News Briefs: City Operators Manipulated Chlorine Levels, Says DNR

In this week's water and wastewater news, two operators improperly report chlorine levels, a third Louisiana water system tests positive for brain-eating amoebas and Wal-Mart is named in a flushables lawsuit.
News Briefs: City Operators Manipulated Chlorine Levels, Says DNR

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The Iowa Department of Natural Resources says it plans to permanently revoke the state wastewater treatment certification of two former Sioux City employees after discovering chlorine levels at the wastewater treatment plant had been manipulated for years. State officials say chlorine levels were cut by nearly 88 percent on days when samples were not tested for E. coli.

Former wastewater superintendent Jay Niday and shift supervisor Pat Schwarte allegedly increased chlorine on sampling days to meet state guidelines, and then turned levels down. According to a Sioux City Journal story, the dosing was adjusted from 20 to 25 gallons per hour down to 2 to 3 gallons per hour. The findings were released by the DNR after interviews with those involved with the case.

“It also was determined that total residual chlorine samples were collected after chlorine dosing was turned down and an acceptable permitted level had been achieved,” said DNR spokesperson Kevin Baskins, in the Sioux City Journal.

The DNR’s attorney, John Crotty, will forward a notice of intent on Sept. 3 to the Iowa Department of Inspections and Appeals. Niday and Schwarte will have an opportunity to appeal the request.

The inquiry began after the DNR received an anonymous complaint about the wastewater treatment plant.

Source: Sioux City Journal 

Brain-Eating Amoeba Found in Third Louisiana Water System

Naegleria fowleri, also called “brain-eating amoeba,” has been found in a third Louisiana water system. The Terrebonne Parish utility district issued a statement on Aug. 17, warning water customers to use caution while bathing, swimming and showering. The district, which has started a 60-day chlorine burn, stated the water is safe to drink but people should avoid getting water into their nasal passages.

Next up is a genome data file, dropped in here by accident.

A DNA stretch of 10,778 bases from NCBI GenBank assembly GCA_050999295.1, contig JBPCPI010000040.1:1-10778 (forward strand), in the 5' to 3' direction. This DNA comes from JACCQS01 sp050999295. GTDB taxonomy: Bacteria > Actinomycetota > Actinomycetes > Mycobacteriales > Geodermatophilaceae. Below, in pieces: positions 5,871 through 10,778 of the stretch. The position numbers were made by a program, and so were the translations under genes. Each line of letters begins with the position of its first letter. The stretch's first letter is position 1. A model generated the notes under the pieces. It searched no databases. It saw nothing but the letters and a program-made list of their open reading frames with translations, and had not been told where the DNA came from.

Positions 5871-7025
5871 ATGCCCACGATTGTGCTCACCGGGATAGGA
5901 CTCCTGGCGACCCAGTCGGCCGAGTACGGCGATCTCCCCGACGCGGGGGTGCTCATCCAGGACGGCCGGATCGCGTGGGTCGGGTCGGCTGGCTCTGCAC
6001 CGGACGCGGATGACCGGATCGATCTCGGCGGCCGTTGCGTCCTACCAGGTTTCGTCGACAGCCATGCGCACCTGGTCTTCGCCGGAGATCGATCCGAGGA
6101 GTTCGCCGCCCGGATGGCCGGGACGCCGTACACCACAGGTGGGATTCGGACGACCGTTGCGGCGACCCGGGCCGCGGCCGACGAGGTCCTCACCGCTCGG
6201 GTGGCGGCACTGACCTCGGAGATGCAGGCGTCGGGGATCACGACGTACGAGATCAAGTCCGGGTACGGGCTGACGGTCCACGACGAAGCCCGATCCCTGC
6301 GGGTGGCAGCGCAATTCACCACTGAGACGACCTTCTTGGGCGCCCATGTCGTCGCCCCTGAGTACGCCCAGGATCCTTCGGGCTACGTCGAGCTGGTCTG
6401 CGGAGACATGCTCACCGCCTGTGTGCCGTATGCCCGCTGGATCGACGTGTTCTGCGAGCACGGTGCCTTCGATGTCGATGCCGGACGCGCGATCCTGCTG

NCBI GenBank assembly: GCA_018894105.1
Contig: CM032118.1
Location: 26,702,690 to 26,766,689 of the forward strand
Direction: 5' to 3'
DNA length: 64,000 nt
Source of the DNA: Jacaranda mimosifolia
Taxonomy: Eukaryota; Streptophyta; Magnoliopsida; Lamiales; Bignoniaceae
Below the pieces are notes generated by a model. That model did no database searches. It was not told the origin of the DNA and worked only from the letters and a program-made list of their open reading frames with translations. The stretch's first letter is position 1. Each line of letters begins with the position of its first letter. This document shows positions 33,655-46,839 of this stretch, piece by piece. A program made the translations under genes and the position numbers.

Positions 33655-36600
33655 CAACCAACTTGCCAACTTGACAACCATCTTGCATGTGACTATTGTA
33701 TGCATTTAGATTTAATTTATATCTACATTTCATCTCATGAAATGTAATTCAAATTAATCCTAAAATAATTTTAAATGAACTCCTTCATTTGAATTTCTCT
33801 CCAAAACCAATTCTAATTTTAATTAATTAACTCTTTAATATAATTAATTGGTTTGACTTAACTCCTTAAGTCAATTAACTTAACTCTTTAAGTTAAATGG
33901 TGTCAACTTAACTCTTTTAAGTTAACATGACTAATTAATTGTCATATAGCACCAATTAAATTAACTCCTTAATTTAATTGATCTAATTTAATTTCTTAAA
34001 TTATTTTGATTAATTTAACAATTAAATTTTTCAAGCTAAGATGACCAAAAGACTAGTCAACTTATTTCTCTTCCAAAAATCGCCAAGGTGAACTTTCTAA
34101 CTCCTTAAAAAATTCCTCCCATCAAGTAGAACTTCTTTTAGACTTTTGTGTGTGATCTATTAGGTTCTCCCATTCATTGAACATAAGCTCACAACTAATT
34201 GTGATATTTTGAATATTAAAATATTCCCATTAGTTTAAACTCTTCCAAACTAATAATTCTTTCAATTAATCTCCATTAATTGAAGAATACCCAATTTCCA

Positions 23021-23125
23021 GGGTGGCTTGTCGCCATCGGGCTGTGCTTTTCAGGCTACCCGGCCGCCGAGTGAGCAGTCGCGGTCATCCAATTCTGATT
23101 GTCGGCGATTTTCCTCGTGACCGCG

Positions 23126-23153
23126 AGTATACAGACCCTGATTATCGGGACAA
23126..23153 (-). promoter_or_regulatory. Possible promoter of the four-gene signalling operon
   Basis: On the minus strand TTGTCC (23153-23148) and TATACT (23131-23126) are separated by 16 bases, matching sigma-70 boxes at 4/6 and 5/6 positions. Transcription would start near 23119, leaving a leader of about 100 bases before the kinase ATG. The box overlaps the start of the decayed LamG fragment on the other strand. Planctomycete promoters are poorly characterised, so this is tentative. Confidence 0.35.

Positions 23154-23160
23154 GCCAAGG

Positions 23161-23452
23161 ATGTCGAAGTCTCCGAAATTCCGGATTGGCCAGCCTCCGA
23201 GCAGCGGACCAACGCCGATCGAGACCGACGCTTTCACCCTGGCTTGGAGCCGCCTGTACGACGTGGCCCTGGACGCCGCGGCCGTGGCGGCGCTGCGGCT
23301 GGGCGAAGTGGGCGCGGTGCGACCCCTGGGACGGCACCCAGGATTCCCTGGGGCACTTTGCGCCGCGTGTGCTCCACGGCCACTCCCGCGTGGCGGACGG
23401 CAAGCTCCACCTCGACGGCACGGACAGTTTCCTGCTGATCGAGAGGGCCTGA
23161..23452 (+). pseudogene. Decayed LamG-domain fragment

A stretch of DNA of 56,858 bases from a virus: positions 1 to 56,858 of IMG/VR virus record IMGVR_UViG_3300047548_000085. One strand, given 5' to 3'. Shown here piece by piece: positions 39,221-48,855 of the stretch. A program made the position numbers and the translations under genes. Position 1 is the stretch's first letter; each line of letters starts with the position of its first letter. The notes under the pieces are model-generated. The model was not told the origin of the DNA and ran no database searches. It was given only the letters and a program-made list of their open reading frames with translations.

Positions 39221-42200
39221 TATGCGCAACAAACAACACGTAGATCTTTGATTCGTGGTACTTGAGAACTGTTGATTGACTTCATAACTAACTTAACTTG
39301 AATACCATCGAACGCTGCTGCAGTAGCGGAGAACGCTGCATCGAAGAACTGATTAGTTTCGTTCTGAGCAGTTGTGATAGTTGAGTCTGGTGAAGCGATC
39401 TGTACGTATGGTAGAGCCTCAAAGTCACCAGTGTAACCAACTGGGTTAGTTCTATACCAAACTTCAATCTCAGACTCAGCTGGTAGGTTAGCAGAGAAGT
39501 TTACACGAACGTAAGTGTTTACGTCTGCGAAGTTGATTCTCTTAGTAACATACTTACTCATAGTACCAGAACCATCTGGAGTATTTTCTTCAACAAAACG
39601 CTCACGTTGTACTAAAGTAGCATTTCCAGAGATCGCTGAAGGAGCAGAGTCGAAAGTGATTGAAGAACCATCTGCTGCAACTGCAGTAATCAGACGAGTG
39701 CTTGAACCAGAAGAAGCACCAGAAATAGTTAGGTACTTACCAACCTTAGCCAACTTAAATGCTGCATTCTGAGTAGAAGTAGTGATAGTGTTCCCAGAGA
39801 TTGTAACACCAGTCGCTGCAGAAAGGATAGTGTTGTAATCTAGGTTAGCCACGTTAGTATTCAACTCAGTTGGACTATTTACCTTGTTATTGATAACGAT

N. fowleri typically lives in warm freshwater river and lakes, although it can be found in improperly chlorinated pools. It causes primary amebic meningoencephalitis (PEM), which is rare but often fatal. Transmission occurs when water containing the amoeba enters the nasal passages, which allows the amoeba to move to the brain.

The district’s reaction comes after a positive sampling was taken Aug. 5 at a fire hydrant.

Earlier this summer, the amoeba was detected in the Ascension Parish and St. Bernard Parish water systems.

“We are taking precautionary measures that (the Department of Health and Hospitals) approves of and would ask our residents to follow the rules that DHH has provided,” said Ascension Parish President Tommy Martinez in an article.

Source:, CBS News

Flushables Lawsuit Targets Wal-Mart, Rockline Industries

Eugene and Victoria Richard of New Hampshire filed a class-action lawsuit on Aug. 5 against Wal-Mart and Rockline Industries, alleging the two companies showed deceptive business practice when selling flushable wipes.

Rockline Industries manufactures Equate flushable wipes for Wal-Mart. According to a report in Legal Newsline, the couple says that despite advertising otherwise, the wipes do not break down when flushed and can cause problems in pipes. The Richards say their septic system failed, which required them to hire professional plumbers.

The lawsuit was filed in U.S. District Court Eastern District of New York. Along with damages, it seeks an order declaring the defendants’ practices improper and an injunction requiring the defendants to inform the public about the true nature of wipes.

Source: Legal Newsline 


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